In fact everyone seems on their best behavior racially in The Princess and the Frog which, again, while being pleasant, seems at odds with history. New Orleans was more cosmopolitan than most southern cities of the era but everyone mingling and hobnobbing across social and economic barriers makes the issue more obvious than it might otherwise be. While I wouldn’t suggest that Disney do anything as trite as using the frog transformation as an obvious metaphor for “it only matters who you are on the inside,” it does seem that there are several thematic threads drifting through the film unrelated to each other. It would have served the story better, I think, to pick one and have something to say about it rather than just giving lip service to many different themes.
The result is that The Princess and the Frog feels like a film that’s supposed to have a message, but it’s unclear what that message is. The thesis, revealed by voodoo priestess Mama Odie towards the end of the film, is that you have to “dig a little deeper” and “find out who you are.” Essentially, if you can’t get what you want, you have to get what you need.
It’s hard, though, to see how this applies to Tiana. We see her working hard at the start of the film, taking two difficult jobs to save money to open the restaurant that was the dream of her and her late father. The film plays with the notion that she’s working too hard and not enjoying life, but it’s hard to find fault in someone determined who’s busting their tail to make their dream come true. Although she’s billed as a Disney princess, Tiana is actually the antithesis of the mindset typical to animated fairytales. She has no interest in adventure or romance, she just loves to cook. And what’s wrong with that? I actually found myself wishing I was a little more like her during the first act, which doesn’t usually happen in cartoons. Her determination hasn’t made her hard or bitter, it’s just hard work in pursuit of something she loves.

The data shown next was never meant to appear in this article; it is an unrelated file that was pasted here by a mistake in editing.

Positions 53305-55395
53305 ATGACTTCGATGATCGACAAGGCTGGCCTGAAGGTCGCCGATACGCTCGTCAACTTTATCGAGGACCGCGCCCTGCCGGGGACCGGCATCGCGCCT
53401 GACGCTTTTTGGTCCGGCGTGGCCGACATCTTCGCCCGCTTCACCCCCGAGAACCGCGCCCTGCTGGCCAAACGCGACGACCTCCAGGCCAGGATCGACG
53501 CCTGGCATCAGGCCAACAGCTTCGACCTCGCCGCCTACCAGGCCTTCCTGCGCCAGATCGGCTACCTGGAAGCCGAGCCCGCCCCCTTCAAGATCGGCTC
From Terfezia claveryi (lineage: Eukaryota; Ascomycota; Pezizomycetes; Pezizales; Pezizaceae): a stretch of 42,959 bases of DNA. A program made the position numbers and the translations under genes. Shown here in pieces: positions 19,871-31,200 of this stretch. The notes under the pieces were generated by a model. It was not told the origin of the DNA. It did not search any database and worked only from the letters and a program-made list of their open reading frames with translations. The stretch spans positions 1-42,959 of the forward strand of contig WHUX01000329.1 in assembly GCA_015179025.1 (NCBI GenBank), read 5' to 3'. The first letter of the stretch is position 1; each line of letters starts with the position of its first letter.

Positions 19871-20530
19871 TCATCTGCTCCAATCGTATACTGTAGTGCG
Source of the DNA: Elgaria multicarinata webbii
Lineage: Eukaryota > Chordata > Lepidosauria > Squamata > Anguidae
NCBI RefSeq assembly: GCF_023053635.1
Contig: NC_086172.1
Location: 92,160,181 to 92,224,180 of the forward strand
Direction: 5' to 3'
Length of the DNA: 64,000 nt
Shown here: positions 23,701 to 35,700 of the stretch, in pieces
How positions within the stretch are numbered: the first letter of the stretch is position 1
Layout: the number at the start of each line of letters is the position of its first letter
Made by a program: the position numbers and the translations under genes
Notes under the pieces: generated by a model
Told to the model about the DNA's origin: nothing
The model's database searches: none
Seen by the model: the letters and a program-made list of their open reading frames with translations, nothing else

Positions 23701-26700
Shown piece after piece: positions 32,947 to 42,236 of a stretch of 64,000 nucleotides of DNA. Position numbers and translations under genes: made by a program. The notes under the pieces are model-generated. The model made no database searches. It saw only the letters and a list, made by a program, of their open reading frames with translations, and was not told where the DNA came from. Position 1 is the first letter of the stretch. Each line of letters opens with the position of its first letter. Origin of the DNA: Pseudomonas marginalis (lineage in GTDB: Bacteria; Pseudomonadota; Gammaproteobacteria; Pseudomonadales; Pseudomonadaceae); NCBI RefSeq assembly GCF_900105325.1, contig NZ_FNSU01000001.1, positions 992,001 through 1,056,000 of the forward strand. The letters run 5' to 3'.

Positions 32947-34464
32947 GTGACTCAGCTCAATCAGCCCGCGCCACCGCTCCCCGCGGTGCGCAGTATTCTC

Yet somehow there’s a false equivalence between Tiana’s situation and that of Naveen, a layabout ladies’ man with no obvious skills or abilities besides smooth talk and a pretty face. I think the movie’s telling us that they need to meet in the middle, somehow, but if I were her I’d be just as irritated with him as she was. Let’s face it, if you’ve been turned into a frog by a witch doctor and are trying to survive in a dangerous bayou, you might not have any interesting in stringing up the banjo and having a hoedown.
And in the end, of course, they fall in love – although it feels rushed and not completely natural. Perhaps if we’d had some indication that Tiana did want more than her restaurant, that she wanted a little excitement and romance but was keeping it on the back burner because she thought that’s what she had to do, then her journey would seem more necessary and believable. In the end, after all, she just winds up where she wanted to be in the first place – her restaurant.
As is their fashion, Disney has released three versions of Princess and the Frog for home theaters. A single-disc DVD, a single-disc Blu-ray, and a combo package that includes both those discs with a third containing a digital copy of the film. I’ll save you all the audiovisual chatter – the film looks incredible on both Blu-ray and DVD, and the various surround mixes are of the quality that home theater fans have come to expect.